Menolascina was previously director of corporate strategy and development at the takeout giant and held several positions previously. He also co-founded Everli (formerly Supermercato24), the Instacart-style grocery delivery company in Italy, and also worked at Just Eat. Saban is the former chief of staff to the CEO of Deliveroo and also worked for investment bank Morgan Stanley.

During the smooth launch of Dija, Menolascina said that typical customers do their weekly grocery store using the app and also cater for other needs, such as last minute emergencies or cravings. end of the night. “The problems that Dija helps solve are universal and we have designed Dija to be accessible to everyone,” he says. “That’s why we offer products at retail prices, available in 10 minutes, that combine value and convenience. Already, Dija is becoming a key service for parents who are pressed for time to work from home and home school, for example ”.

Despite the millions of dollars pumped into space, a number of VCs I’ve spoken to privately are skeptical about the possibility of running fresh groceries with near instant delivery. It is believed that fresh food perishes, margins are lower, and basket sizes will not be large enough to cover delivery costs.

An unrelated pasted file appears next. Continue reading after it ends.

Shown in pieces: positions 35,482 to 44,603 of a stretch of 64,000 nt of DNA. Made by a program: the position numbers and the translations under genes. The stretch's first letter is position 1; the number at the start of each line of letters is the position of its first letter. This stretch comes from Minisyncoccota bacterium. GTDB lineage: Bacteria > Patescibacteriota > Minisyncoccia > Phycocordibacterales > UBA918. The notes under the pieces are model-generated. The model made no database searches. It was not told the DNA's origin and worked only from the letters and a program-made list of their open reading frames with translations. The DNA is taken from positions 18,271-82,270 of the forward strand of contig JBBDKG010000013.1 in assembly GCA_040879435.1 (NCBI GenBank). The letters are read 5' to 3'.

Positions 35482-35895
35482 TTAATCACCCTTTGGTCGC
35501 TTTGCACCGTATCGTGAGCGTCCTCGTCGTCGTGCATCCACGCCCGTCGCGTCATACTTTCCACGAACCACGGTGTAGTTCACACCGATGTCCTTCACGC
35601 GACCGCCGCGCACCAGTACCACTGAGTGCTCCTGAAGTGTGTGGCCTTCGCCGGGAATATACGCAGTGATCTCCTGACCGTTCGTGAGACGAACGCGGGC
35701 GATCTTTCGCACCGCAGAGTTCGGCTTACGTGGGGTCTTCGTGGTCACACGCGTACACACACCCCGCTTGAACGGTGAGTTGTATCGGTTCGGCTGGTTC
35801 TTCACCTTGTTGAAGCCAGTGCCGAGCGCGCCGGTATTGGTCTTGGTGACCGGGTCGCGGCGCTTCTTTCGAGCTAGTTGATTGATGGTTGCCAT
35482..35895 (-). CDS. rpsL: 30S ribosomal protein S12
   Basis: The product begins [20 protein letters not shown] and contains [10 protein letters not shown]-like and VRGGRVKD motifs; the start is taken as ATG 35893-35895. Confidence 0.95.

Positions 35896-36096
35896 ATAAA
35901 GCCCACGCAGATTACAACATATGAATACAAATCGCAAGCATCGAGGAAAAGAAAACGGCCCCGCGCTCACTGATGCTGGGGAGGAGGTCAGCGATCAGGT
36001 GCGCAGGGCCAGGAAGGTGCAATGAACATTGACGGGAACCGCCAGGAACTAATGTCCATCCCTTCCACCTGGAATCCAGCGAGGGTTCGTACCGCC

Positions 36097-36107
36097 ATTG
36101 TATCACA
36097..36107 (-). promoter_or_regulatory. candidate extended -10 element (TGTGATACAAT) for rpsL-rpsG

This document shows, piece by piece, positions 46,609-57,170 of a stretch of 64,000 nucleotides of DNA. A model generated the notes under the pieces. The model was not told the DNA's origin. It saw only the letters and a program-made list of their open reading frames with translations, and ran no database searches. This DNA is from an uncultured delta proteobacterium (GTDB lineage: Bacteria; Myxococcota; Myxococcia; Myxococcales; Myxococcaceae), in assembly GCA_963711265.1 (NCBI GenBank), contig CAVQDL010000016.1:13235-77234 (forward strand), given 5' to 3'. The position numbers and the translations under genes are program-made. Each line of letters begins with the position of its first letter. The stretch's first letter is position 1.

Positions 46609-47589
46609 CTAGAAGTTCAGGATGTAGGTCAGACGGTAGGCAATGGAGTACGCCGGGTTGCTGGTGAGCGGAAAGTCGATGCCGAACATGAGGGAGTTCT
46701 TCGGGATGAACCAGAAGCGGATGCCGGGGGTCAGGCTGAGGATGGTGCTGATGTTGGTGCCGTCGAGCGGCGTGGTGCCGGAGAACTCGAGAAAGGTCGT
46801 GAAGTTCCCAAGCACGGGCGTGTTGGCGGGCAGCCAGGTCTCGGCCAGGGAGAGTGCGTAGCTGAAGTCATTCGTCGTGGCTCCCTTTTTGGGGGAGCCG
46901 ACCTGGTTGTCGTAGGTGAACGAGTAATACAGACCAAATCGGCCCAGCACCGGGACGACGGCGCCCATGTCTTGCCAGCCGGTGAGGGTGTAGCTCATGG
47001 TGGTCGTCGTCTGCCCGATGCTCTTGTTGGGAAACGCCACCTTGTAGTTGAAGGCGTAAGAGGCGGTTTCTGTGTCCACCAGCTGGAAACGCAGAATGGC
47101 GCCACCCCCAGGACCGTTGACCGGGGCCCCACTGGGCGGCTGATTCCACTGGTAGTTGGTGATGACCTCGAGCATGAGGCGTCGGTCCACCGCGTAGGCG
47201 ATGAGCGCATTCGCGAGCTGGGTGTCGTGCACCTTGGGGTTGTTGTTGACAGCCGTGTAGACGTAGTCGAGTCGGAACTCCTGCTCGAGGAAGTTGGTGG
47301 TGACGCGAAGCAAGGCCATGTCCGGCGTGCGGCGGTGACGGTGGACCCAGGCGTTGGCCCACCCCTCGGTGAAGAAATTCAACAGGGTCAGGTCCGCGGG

“It could be the case for other companies, but almost everyone at Dija comes from this industry and knows exactly what they are doing, from buying and merchandising to data and marketing,” says Menolascina, in repulsive. “It should also be noted that we are a complete model, so we do not share our margin with other parties. In terms of the average basket size, it varies depending on the customer’s needs. On the one hand, we have customers who do all their groceries through Dija, while on the other hand, our customers depend on us for emergency purchases, for example diapers, batteries, etc. “

Regarding pricing, he says that like any retail business, Dija buys products at wholesale prices and sells them at recommended retail prices. “Going forward, we have a clear roadmap for how we generate additional revenue, including strategic partnerships, supply chain optimization and technology improvements,” adds Menolascina.

Supported by Blossom, Creandum and Index, grocery delivery and Dark Store start-up Dija launch in London – TechCrunch

Image credits: TechCrunch

Meanwhile, TechCrunch learned that prior to launching his own app, Dija had conducted a number of experiments in the Deliveroo takeout market, including selling various convenience store items, such as potato chips and pharmaceuticals. on sale. If you have ever ordered toiletries from “Baby & Me Pharmacy” or bought chocolate candies from “Valentine’s Vows”, you have probably and without knowing it bought from Dija. These brands, and several others, all ship from the same address in South Kensington.

“Going straight to the consumer without properly testing the pick & pack is a big risk,” Menolascina told me in a WhatsApp message a few weeks ago, confirming the Deliveroo tests. “We created disposable virtual brands just to learn what to sell and how to restock, pick and pack and deliver.”



Source link